Ings’s vision here is a particular one, at once curiously fantastic and yet also recognisable, a flight of fancy (several flights if you like) but utterly grounded.in human emotions. The Smoke goes to show that Science Fiction continues to produce work of which those detractors who dismiss it without ever sampling it assume it to be incapable.

Pedant’s corner:- “the Bund” is treated as plural throughout, but ought to be singular, “And since no one wants to meet each other’s eye, it makes logical sense that the entire audience repair en masse to the bar” (others’ I think, plus make that no-one, and, the entire audience repairs,) Lutyens’ (Lutyens’s,) potshard (potsherd, please,) Picasso is referred to as a Parisian artist (he was Spanish, but this is an altered history,) “the family were meant to cheer Jim off to Woomera” (the family was meant to,) “it would be the most natural thing in the world for me to stove this thing’s head in” (the verb is to stave in, stove is the past tense form.) “The odds against there being no set now increases” (the odds …. increase.) “‘According your friend’” (According to your friend,) “till it run out of” (runs out,) a parenthetical sentence not started with a capital letter as it ought to have been, “for goodness’ sake” (this ought to be written “goodness’s” even if it’s pronounced “goodness”.)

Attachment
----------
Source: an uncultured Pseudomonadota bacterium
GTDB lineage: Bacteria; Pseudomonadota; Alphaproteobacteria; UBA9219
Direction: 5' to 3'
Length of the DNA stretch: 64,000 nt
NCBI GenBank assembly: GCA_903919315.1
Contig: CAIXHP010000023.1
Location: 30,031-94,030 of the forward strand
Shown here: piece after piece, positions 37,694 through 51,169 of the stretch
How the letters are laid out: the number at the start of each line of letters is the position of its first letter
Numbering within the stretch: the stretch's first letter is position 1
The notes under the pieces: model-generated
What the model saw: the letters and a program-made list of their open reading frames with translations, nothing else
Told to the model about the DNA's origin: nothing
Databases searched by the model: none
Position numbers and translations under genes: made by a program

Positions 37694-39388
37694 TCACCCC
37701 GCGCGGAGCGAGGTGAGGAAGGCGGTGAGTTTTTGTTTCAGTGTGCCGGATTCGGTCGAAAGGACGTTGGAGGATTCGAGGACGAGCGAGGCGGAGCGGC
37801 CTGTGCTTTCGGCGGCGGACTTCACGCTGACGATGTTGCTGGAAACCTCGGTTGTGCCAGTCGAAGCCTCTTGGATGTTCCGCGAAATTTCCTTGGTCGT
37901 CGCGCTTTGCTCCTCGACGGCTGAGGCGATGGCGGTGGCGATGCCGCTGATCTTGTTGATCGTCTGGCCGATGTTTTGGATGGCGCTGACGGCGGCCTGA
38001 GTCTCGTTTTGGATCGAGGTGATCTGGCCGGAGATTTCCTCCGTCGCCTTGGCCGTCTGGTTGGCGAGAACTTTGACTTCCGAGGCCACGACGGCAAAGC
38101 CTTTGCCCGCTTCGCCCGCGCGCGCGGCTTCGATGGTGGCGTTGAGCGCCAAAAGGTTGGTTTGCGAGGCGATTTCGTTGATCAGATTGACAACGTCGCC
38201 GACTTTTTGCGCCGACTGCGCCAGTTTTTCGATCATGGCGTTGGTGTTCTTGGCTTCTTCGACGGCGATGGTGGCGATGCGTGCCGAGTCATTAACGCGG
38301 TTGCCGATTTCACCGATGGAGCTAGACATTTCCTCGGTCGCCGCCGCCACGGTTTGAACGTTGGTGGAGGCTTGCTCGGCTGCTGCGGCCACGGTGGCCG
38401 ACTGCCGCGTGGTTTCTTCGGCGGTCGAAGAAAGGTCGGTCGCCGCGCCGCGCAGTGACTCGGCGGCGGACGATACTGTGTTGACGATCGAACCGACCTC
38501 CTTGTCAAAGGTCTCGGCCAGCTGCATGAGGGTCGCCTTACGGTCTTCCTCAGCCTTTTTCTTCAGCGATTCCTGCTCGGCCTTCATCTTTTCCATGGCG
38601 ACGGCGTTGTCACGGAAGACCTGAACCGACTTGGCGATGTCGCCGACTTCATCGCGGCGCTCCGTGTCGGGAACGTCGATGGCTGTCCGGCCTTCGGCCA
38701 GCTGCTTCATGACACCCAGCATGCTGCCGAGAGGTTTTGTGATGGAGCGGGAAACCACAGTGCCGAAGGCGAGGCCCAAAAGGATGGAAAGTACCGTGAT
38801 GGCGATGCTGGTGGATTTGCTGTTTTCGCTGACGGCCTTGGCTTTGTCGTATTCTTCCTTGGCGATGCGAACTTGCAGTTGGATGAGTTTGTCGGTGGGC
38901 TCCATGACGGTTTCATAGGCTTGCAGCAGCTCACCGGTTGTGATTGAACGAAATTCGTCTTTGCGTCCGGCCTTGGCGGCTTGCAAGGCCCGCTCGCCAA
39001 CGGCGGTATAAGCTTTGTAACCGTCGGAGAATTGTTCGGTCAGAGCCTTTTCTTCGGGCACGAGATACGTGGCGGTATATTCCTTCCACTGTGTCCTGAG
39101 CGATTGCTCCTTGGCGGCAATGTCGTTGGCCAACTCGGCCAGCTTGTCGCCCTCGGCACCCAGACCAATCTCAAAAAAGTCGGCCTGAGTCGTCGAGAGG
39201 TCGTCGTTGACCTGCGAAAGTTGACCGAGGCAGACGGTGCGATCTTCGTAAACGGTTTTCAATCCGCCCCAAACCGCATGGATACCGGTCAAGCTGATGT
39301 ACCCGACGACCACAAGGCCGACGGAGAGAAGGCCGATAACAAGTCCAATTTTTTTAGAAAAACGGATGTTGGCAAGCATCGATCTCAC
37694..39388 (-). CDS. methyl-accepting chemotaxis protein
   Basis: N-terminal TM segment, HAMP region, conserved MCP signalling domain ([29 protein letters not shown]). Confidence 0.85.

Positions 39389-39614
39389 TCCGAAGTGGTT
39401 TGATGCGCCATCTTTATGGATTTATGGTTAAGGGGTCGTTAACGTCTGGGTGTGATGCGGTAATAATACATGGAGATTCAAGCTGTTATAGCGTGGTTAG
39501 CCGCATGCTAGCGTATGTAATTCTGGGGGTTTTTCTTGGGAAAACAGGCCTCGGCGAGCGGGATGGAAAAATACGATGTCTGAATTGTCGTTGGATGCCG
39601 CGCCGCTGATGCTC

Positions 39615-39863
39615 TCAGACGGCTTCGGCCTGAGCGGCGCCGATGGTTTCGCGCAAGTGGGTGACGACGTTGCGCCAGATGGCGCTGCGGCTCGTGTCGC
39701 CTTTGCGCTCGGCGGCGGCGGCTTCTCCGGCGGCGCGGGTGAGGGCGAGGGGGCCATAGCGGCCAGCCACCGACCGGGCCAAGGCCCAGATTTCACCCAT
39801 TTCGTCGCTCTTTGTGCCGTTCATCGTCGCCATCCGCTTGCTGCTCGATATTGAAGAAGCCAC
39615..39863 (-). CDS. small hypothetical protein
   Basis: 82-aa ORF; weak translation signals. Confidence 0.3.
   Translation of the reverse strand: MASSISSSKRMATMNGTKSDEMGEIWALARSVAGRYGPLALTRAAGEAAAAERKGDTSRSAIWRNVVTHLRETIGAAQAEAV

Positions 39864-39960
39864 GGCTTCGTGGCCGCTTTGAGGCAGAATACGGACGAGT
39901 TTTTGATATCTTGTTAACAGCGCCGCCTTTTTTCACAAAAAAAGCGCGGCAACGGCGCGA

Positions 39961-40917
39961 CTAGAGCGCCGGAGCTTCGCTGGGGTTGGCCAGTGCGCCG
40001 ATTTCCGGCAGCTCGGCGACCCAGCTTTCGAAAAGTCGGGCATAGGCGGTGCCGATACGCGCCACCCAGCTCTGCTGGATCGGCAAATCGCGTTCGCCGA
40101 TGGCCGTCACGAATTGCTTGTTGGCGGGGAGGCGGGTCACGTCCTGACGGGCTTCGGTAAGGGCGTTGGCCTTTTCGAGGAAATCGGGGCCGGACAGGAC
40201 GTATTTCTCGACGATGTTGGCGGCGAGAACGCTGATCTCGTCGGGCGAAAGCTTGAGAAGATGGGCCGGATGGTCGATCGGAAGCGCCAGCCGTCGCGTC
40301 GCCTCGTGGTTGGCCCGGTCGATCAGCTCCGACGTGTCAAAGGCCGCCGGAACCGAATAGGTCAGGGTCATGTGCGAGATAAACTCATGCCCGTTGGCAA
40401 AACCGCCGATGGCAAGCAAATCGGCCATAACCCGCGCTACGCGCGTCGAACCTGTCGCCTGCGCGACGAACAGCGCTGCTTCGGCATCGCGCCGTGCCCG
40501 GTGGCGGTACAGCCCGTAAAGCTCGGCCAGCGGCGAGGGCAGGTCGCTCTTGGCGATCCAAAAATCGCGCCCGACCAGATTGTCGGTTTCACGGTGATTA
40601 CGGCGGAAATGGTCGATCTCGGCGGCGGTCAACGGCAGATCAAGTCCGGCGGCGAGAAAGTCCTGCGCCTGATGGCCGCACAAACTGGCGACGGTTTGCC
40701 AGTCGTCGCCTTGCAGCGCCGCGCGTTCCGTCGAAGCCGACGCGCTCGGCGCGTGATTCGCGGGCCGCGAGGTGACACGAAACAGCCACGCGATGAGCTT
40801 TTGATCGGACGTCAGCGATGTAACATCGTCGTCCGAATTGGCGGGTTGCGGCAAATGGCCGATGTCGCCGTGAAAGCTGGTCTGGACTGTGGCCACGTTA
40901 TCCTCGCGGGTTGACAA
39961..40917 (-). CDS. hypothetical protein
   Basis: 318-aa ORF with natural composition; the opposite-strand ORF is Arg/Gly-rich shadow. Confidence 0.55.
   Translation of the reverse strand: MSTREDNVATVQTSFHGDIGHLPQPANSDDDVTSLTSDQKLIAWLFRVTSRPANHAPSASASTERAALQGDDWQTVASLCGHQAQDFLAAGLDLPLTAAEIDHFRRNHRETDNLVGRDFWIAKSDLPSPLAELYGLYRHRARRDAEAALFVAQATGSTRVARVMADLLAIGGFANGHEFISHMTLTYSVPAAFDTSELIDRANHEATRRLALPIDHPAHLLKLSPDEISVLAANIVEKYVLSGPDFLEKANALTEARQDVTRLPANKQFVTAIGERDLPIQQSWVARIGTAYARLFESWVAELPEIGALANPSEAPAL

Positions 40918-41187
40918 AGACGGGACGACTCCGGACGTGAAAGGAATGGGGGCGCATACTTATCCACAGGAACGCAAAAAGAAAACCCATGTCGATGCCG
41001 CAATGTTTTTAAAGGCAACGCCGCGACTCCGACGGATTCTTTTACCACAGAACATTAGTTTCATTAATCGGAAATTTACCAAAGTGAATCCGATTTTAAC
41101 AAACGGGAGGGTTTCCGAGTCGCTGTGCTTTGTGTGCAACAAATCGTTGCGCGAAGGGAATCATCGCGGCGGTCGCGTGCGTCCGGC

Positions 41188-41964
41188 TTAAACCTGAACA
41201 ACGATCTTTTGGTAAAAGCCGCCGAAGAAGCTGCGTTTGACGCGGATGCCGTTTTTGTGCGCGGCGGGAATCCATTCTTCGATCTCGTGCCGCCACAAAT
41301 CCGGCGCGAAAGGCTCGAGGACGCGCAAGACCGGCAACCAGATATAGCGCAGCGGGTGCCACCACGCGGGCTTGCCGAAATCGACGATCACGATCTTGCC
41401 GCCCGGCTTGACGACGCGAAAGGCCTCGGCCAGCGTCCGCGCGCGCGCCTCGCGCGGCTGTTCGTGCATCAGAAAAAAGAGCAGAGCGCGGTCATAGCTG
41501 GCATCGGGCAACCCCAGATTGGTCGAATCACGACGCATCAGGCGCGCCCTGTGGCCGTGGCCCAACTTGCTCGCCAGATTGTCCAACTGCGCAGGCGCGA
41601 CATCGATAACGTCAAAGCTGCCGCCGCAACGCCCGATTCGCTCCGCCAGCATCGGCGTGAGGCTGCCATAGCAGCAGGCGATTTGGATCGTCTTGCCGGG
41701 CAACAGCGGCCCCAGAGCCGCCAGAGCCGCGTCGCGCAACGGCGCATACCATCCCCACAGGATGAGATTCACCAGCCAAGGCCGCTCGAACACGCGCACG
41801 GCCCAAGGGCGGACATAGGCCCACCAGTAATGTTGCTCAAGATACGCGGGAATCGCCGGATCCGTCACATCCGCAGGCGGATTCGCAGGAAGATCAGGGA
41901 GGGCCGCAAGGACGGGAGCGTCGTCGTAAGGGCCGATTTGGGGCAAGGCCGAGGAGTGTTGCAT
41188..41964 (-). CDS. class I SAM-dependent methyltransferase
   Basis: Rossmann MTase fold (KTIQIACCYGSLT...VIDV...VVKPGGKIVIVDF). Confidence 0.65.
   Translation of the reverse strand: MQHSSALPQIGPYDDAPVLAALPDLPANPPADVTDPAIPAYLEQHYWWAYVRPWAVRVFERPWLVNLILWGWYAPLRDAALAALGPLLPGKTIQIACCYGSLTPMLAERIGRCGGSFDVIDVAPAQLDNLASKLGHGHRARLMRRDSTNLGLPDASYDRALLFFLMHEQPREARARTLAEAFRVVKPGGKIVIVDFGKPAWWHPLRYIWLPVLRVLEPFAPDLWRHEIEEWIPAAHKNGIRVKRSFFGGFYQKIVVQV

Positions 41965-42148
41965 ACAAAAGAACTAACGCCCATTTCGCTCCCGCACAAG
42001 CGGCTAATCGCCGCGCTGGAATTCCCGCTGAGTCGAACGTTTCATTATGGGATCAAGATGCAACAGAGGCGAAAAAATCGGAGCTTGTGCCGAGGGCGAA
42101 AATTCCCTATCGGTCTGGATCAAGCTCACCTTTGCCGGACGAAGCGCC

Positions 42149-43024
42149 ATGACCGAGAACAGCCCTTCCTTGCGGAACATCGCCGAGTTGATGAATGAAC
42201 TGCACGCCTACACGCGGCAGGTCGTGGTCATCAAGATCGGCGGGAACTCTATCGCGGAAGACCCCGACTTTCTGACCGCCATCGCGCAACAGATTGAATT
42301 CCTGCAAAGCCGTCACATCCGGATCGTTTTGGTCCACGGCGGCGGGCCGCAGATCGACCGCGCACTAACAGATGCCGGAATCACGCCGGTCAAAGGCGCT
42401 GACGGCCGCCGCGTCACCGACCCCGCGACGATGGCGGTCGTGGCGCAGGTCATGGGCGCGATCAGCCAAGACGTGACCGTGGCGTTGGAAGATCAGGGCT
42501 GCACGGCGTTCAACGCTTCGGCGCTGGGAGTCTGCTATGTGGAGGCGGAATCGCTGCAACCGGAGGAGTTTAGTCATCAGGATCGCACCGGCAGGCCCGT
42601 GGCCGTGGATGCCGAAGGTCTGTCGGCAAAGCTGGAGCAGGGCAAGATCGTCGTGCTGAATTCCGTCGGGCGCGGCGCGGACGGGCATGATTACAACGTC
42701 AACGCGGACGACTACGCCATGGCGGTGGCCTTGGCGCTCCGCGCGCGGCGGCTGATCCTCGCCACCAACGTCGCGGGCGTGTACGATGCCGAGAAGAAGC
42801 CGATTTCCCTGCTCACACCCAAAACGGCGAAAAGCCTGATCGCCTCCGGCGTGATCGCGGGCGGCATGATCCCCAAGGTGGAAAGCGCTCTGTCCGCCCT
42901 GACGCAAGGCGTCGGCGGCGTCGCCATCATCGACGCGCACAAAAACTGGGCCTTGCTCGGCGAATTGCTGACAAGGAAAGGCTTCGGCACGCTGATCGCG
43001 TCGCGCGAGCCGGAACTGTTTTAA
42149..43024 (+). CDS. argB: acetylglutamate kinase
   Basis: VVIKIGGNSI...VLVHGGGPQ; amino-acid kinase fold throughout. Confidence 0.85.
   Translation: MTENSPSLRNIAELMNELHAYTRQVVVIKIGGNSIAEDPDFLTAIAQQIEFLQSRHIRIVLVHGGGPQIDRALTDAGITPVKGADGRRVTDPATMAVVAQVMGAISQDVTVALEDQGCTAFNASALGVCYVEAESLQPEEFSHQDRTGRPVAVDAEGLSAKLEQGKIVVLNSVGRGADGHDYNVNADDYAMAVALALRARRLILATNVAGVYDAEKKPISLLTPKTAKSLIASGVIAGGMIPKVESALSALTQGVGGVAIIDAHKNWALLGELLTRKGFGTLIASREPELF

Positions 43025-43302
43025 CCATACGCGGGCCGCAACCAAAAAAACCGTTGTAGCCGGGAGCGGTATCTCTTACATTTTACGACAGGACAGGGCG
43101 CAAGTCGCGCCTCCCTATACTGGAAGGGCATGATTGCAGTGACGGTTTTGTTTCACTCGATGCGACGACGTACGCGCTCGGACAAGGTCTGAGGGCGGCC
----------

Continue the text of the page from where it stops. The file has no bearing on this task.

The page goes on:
BSFA Awards Nominees for this Year

This year’s short list has been announced.

Best Novel:-

Dave Hutchinson – Europe at Dawn

Yoon Ha Lee – Revenant Gun

Emma Newman – Before Mars

Gareth L Powell – Embers of War

Tade Thompson – Rosewater

I’ve not yet read any of these, I’m afraid.

Best Shorter Fiction:-

Nina Allan – The Gift of Angels: an Introduction

Malcolm Devlin – The Purpose of the Dodo is to be Extinct

Hal Duncan – The Land of Somewhere Safe

Ian McDonald – Time Was

Martha Wells – Exit Strategy

Liz Williams – Phosphorus

Marian Womack – Kingfisher

The Purpose of the Dodo is to be Extinct appeared in Interzone 275 (I reviewed that issue here) and I read Time Was in September.

Best Non-Fiction:-

Nina Allan – Time Pieces column 2018 articles

Ruth EJ Booth – Noise and Sparks column 2018 articles

Liz Bourke – Sleeps With Monsters column 2018 articles

Aliette de Bodard – On motherhood and erasure: people-shaped holes, hollow characters and the illusion of impossible adventures